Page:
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The harsh labor conditions behind the Dominican Republic sugar ban

Luis Jacque and Nene Benua of Batey Bembe work side by side in the cane fields near Conseulo. Both arrived in the Dominican Republic from Haiti as teenagers, and have cut cane for the past three decades.
Sarah Tilotta for NPR
Luis Jacque and Nene Benua of Batey Bembe work side by side in the cane fields near Conseulo. Both arrived in the Dominican Republic from Haiti as teenagers, and have cut cane for the past three decades.

In the Dominican Republic, workers in the sugarcane fields often work and reside in terrible conditions. Their protective gear may not provide adequate protection and the homes they live in rarely have water or electricity.

A week after the Biden administration banned Dominican sugar giants Central Romana from exporting to the U.S. — over allegations of forced labor — the South Florida Roundup explored the reality faced by workers in the industry.

The company is the biggest landowner and employer in the Dominican Republic, and their sugar is sold in the U.S. under the Domino brand. The politically connected Fanjul family — a family of sugar barons based in West Palm Beach — own a 35% stake in the company.

Sandy Tolan, a senior producer for news nonprofit Reveal, twice investigated the treatment of sugarcane field workers in the D.R. When he was there in the 90s, he was reporting on human trafficking and child labor in the industry.

“They had children working the fields as young as 14 years old or younger even,” he told SFR host Wilkine Brutus. “We met a 14-year-old who had been kidnaped by the Dominican military and dumped into a cane field run by the State Sugar Council at the time.”

Since then, the conditions have improved in terms of child labor, he said. But Tolan’s 2021 investigation found cane cutters and their families still operating in dire conditions. Workers spoke about inadequate protective gear, low pay and poor medical care among other problems.

“You had people out in the fields with torn overalls that were supposed to be protective coveralls for people spraying the crops … Every single family we spoke to talked about their access to healthcare was extremely limited,” Tolan said.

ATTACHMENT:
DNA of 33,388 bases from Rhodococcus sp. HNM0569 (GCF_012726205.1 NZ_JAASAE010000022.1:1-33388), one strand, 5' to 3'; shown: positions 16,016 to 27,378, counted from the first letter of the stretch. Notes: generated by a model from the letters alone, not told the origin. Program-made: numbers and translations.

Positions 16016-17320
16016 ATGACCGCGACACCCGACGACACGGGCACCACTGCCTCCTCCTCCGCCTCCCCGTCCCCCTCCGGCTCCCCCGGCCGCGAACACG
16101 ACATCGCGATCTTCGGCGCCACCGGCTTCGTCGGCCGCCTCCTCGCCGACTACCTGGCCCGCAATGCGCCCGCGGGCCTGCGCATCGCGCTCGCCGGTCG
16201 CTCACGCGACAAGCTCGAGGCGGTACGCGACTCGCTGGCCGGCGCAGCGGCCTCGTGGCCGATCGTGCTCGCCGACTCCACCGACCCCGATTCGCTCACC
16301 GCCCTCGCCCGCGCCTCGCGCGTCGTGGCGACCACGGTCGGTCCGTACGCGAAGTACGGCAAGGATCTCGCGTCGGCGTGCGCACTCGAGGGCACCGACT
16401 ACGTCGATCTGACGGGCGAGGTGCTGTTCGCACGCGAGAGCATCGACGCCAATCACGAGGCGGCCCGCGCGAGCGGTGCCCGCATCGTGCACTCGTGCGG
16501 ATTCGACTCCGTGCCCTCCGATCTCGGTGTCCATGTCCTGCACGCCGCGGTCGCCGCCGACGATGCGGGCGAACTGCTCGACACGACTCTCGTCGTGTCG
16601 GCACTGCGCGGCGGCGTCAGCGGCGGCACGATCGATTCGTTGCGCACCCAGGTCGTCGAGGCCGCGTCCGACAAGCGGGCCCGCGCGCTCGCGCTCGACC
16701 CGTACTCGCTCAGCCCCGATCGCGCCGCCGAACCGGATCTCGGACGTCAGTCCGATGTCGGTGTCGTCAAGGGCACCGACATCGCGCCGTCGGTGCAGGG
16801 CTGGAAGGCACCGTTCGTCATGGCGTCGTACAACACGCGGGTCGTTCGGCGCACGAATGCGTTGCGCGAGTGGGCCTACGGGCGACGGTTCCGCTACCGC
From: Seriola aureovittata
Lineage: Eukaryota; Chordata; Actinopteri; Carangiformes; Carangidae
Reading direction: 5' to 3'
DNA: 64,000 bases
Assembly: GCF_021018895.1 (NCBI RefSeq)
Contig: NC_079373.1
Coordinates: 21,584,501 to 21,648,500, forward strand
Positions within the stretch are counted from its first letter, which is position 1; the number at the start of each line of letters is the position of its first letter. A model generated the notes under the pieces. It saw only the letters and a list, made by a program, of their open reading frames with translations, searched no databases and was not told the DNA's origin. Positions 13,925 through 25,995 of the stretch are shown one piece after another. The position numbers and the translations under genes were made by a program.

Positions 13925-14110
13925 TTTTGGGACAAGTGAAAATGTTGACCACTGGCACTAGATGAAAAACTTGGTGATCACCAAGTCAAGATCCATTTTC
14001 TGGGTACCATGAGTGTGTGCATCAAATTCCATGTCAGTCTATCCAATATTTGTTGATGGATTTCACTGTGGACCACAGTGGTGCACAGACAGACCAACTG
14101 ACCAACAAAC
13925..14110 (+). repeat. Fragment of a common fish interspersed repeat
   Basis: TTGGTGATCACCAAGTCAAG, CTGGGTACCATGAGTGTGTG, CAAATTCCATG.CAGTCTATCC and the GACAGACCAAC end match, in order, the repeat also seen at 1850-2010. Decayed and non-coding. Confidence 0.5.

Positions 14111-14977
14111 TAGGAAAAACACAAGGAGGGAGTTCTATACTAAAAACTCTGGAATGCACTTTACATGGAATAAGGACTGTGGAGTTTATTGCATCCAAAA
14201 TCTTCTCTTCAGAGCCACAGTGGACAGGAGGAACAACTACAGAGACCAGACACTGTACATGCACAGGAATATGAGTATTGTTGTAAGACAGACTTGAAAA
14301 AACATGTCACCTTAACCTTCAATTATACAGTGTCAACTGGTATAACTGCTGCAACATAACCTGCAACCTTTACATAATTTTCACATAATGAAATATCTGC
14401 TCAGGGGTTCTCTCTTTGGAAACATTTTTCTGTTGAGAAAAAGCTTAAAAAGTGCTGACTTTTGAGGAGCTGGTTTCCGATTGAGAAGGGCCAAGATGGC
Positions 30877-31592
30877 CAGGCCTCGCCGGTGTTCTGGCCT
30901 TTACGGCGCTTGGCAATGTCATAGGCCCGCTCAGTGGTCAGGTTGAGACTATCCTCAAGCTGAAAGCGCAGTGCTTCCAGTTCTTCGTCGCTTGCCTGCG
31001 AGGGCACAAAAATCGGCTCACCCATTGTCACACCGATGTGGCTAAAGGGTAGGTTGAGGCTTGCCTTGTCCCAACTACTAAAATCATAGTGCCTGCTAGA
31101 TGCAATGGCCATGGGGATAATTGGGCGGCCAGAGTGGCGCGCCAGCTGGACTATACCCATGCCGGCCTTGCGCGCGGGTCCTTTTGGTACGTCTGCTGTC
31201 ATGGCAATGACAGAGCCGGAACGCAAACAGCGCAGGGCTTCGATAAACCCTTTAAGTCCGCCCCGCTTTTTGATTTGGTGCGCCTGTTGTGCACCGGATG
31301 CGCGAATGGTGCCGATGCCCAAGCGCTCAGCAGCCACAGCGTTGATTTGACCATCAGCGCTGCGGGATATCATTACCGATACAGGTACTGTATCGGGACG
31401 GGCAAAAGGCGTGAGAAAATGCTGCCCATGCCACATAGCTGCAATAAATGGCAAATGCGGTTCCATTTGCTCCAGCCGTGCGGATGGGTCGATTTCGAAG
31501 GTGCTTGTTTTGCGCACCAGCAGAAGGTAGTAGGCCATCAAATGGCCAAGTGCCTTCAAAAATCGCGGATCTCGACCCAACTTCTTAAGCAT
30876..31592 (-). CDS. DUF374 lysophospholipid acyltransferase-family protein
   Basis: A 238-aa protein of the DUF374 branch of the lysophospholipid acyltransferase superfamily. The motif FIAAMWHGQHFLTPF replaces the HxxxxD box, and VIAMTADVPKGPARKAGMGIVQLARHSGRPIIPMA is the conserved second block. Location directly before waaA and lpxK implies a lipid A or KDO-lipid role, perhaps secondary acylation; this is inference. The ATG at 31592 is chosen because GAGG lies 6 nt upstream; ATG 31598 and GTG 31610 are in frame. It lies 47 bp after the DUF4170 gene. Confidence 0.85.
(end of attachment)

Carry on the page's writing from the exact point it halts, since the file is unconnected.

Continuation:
He also said that nearly every family talked about having a mountain of debt because they are paid so little. So they have to borrow — at an interest rate of 10% a week.

Central Romana have said the latest allegations from U.S. Customs and Border Protection "do not align with reality." But the Fanjul family would not speak about the workers' conditions to Tolan and his team, he said.

“They are famously secretive, they rarely give interviews,” Tolan said. “ The corporation did release a statement to us a while back when we were doing our reporting, praising Central Romana as a highly respected corporate citizen in the Dominican Republic.”

Many of the cane cutters for Central Romana are of Haitian descent or Haitian citizens and do not have legal status in the D.R., he said. This has forced some workers to work well into their 80s, because they cannot collect pensions.

A federal investigation has brought up forced labor allegations against the Central Romana Corporation. The U.S. found various "indicators of forced labor" by the company: abuse of vulnerability, isolation, withholding of wages, abusive working and living conditions, and excessive overtime.

“Manufacturers like Central Romana, who fail to abide by our laws, will face consequences as we root out these inhumane practices from U.S. supply chains,” said AnnMarie R. Highsmith, executive assistant commissioner at U.S. Customs and Border Protection’s Office of Trade.

Central Romana Corporation said in a statement posted on Twitter that the allegations of forced labor do not align with reality, and that it has made significant investments to improve working conditions over the past decade.

Listen to the full episodehere

Natu Tweh is WLRN's Morning Edition Producer. He also reports on general news out of South Florida.
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